DE Sec of Ed can be 3 year gym teacher, TFA’s don’t need to be an Ed major but all else needs to bow before Markell #netDE #edude

MarkellBeersitdwon

Scores to reflect back on colleges Divisive teacher program planned Written by Nichole Dobo and Wade Malcolm

Gov. Jack Markell’s administration will move forward with a plan to measure how well colleges prepare new teachers for the classroom, despite objections from all of Delaware’s teacher preparation programs.

Yep , just like a lame duck politician, drives one in the back of those who supported him! 

The new system would rate the quality of each college by looking at the standardized test scores of students taught by its recent graduates.

The assessment process will be used this fall, and the results of how each college performed will be available to the public on the state Department of Education’s website.

By it’s recent graduates? Markell is in his fifth years as governor and still can’t get it right! Does that mean his mentors at Rodel should be ask to pack their Vision 2015 and move to Arizona with the rest of the delusional family?

The development comes several years after the DOE attempted to create a similar system in cooperation with higher education. That effort fell apart because leaders at Delaware’s colleges argued the state could not use student test scores in a way that would be fair and accurate, higher education and state officials said.

I think what Jack Markell is trying to tell Delaware colleges now is BITE ME ! 

State officials say they will listen to the colleges’ concerns and consider modifications to the assessment system accordingly. But the overall goal of using student test performance to judge the quality of teacher preparation programs is not up for negotiation.

I think What Jack Markell is trying to tell Delaware colleges now is BITE ME! 

In January, an education reform advocacy group released a report criticizing the state’s teacher preparation policies. The National Center for Teacher Quality said Delaware and many other states should tighten admission standards for teacher education programs, raise requirements for licensing teachers and use standardized test results to hold colleges accountable for the performance of teachers they train. 

Yep if you want to be a teacher and attend a Delaware college you’re going to need at least a 3.5 high school  GPA .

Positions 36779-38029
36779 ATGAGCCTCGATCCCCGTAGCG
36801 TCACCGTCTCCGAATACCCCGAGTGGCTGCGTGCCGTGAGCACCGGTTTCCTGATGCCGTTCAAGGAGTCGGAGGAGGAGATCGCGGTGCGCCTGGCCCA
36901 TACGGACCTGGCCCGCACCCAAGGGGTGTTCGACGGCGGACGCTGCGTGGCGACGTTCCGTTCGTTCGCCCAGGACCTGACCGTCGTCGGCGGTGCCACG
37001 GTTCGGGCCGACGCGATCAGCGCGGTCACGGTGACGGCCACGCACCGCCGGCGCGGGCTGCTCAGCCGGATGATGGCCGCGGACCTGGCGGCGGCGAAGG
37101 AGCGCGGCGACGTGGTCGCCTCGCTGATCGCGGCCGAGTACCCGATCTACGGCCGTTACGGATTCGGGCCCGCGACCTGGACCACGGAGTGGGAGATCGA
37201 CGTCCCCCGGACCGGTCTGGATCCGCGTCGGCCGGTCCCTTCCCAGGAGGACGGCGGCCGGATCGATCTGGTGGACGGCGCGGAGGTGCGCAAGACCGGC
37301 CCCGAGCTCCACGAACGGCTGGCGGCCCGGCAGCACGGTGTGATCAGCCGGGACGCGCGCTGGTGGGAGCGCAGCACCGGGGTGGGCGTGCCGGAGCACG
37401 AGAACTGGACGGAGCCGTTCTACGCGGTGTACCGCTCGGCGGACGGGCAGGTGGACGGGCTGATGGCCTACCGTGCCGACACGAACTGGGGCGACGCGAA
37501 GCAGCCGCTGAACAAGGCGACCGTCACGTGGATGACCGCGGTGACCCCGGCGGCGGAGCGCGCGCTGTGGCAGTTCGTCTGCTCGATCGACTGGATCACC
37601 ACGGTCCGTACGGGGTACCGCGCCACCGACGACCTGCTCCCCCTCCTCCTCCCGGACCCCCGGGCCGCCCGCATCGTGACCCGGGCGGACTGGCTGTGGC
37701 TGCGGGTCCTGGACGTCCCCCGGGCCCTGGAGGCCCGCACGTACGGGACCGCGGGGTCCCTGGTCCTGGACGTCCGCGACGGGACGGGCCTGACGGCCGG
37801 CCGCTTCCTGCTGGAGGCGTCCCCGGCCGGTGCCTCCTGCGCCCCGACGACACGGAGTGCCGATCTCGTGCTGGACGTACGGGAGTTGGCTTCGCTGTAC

“There are too many variables that make it difficult to accurately correlate teacher preparedness with standardized testing,” said Raython Sianjina, chair of DSU’s education department, in a statement that reflects concerns voiced by all of the colleges. 

 I don’t think you got the memo for Jack Markell that said BITE ME

A program might graduate a large number of highly capable teachers that end up teaching in other states, and the college won’t get to take credit for their performance. Some teachers also might get assigned to teach subjects they did not study in college. Higher ed officials said they should not be held accountable for those teachers’ shortcomings.

“That’s where things kind of stalled,” said Nancy Brickhouse, interim provost at University of Delaware and former dean of the College of Education and Human Development. “It’s very complicated. It’s complicated by the fact that we’re a small state and we hire a lot of people from other states, and our graduates go to many other states.

I don’t think it was that long ago Arne Duncan then Joel Klein did the U of D Rodel gig! You aligned yourself with Satan and now he’s come soul collecting.

Markell’s advisers say the state and colleges need to find a way to make such a system work, while accounting for those concerns. Other states have managed to implement similar systems, and using student achievement to measure how well colleges have prepared teachers is part of a national trend.

In another words, Markell had his advisers hand deliver the Vaseline!  

The teacher told Markell about one of his students. She wanted to be a nurse, but she decided her grades weren’t good enough. The student said she probably would go to college to study something easier – education.

“This is a perception we need to dispel,” Markell said. “Teaching is a demanding profession, and our admissions requirements for teacher preparation programs should reflect this.

But it’s OK to hire a three-year gym teachers as the Delaware Secretary of Education and appoint a U.S. Secretary of Education who never wrote a lesson plan, taught a class or was a school administrator, Beam me up Scotty!

“You want to make it a profession that has a higher standing in the community and society, and then teachers will be afforded the pay and respect that you see in other countries where the best and brightest go into teaching,” Brickhouse said.